`Regeneration' helps towns tap resources in their own backyard
They sat in groups of 10 in the basement of St. John's Church in the Iowa town of Greenfield with one task before them: to think up three things they liked most about their town and surrounding Adair County. In other words, what resources did the region have to fall back upon? Until that evening no one had thought of tackling the town's problems by listing its assets before its needs, and the result was dramatic. One woman, a tear spilling onto her cheek, said it for them all at the close of the meeting: ``I'm just so amazed at all the wealth here. We're told so many times that we are poor and deprived.''
To the surprise of most everyone there, before that evening in early February was over the tally of assets had topped the 100 mark. Few had any idea that their embattled rural community had so much going for it. Suddenly they had ``reason to hope again.''
The town of Greenfield reached a turning point that evening. In the terminology of the meeting organizers, Rodale Press of Emmaus, Pa., the process of ``regeneration'' had begun.
A typical regeneration story that helped inspire the residents of Greenfield was recently printed in the Adair County Free Press. It happened in a North Dakota community of 140 people.
As Free Press editor Ed Sidey wrote: ``The school had closed. Then the only cafe in town was about to close. It had been the gathering point for the whole community, the social center. The residents figured that if the cafe went, so would the town.
``Rather than let it happen, the town took over the cafe. Volunteers were organized. Each person who was able gave two days a month to work in the cafe. The best cooks did the cooking, and the rest did other chores. It worked ... so well that business began to grow ... people from around began to come to the cafe. The demand for food to supply the restaurant resulted in reopening the grocery store which had closed.... The town took the profits and opened a recreation center in the empty school building that included an archery range and other games.
``That is regeneration. No state or federal tax dollars involved there. No big gift from a foundation. Just local folks using their own skills and the things they had right there.''
In Greenfield, in the years since the farm crunch depressed American agriculture everywhere and Iowa's economy in particular, the population (2,100) had been fed a constant diet of doom and gloom by media stories of a failing economy, of foreclosures, and of suicide on the farm. The effect was to constantly reinforce the sense of helplessness that engulfed them all.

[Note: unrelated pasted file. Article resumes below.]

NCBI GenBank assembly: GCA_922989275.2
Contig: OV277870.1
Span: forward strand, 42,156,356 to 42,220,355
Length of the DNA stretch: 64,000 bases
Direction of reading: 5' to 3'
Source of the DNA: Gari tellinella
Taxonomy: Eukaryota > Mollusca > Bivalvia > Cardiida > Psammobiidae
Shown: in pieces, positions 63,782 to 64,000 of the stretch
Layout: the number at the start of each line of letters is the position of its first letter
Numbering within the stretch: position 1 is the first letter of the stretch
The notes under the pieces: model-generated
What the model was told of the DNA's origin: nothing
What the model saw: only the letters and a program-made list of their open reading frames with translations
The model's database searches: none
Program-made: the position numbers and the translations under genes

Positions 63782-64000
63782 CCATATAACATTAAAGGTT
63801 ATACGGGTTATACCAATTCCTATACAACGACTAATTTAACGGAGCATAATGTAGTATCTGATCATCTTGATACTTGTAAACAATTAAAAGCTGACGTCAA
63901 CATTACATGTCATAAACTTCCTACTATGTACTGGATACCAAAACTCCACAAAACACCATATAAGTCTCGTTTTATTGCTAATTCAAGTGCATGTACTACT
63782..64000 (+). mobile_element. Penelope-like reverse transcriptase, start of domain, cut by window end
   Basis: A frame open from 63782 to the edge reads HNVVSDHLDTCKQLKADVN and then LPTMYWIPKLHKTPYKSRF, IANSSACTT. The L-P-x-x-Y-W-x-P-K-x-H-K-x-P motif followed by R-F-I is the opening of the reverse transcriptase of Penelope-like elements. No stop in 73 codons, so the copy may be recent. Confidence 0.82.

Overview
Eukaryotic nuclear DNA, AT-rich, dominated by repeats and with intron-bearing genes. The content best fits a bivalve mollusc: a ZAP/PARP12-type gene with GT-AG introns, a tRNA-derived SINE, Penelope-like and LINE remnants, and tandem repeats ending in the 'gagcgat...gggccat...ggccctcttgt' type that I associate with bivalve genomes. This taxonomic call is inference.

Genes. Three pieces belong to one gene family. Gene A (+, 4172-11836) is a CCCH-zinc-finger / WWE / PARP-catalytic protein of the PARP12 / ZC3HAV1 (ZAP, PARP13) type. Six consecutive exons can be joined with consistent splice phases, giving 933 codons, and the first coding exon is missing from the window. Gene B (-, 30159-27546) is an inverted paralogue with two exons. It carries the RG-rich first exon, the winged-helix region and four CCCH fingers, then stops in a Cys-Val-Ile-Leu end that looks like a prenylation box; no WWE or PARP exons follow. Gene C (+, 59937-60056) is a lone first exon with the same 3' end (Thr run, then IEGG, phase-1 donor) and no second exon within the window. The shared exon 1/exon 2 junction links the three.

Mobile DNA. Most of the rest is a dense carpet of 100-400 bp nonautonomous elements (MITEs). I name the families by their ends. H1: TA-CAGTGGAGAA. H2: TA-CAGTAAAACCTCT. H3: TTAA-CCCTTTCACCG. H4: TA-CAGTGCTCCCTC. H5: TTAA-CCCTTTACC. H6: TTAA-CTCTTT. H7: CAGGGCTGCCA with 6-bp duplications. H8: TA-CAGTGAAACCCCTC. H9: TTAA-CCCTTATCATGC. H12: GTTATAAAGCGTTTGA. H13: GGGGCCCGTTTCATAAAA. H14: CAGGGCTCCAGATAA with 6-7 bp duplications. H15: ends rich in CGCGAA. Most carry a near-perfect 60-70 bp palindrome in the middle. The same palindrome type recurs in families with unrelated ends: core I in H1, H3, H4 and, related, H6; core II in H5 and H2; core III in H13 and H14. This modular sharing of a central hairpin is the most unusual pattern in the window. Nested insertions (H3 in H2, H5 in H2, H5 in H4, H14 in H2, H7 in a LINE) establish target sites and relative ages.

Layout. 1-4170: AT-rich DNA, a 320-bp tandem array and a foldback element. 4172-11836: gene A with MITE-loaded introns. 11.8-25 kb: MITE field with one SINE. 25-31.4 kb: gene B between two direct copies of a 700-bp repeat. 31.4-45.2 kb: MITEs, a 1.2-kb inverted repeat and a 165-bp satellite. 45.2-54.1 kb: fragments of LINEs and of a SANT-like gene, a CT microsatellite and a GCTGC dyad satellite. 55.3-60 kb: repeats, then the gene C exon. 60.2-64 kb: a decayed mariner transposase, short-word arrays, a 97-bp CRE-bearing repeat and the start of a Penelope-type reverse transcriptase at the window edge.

By approaching their problems from the other end - first listing the assets - the townspeople took the first step towards regeneration that winter evening.
This is part of the Rodale approach to agriculture in the magazine New Farm, dedicated to showing farmers how to improve profits by making optimum use of the farm's own resources, thus reducing off-farm inputs. Recently, publisher Robert Rodale began to reason that if the system was so successful on the farm, surely it would work with communities, families, and even individuals.
Getting folks to assess the skills right in their own backyard was the reason Rodale representative Jeff Burcuvitz came to Greenfield. Topping everyone's list of assets that evening was the quality of the people, their love for each other (they rally to help anyone in need), and their honesty (you can leave your car unlocked, with the keys in the ignition and money lying on the seat and no one will touch it).
Ideas on how best to use these newly recognized resources in both the short and long term still are coming in. One option: Greenfield could link up with other towns in Adair county to develop the region's tourism potential.
Apart from attractive natural scenery that includes several lakes, the town has a stable of antique airplanes bequeathed to it by a fancier many years ago. Spruced up and advertised, it could draw many visitors to the area, and plans are to tie it in with an annual antique auto rally.
Also, the town is near to the site of the very first train robbery in the West and close to the birthplace of John Wayne and Johnny Carson. There's good fishing, sailing, hiking, and an established nature trail, good restaurants, arts and crafts, and, say the residents, bed and breakfast options as good as you'll find anywhere.
A project already under way is the compilation of a people-resources directory, a sort of Yellow Pages of local talents that will cover everything from the woman who can read and write fluently in German (should anyone have anything that needs translating) to the man who is a dab hand at repairing vacuum cleaners.
Apparently everyone at the meeting was aquainted with the woman who is fluent in German, but barely a handful were aware that she possessed such a talent until it was brought out that evening. As Burkuvitz keeps stressing: ``What's the use of a resource if no one knows it's there?''
So now the town is gearing up, some say it is fired up, to begin tapping resources that few appreciated just a few short weeks ago.
For information on the Rodale approach to regeneration write to Jeff Burcuvitz, Rodale International, 222 Main St., Emmaus, PA 18049. Rodale Press is preparing a booklet on the subject and also publishes a quarterly Regeneration newsletter.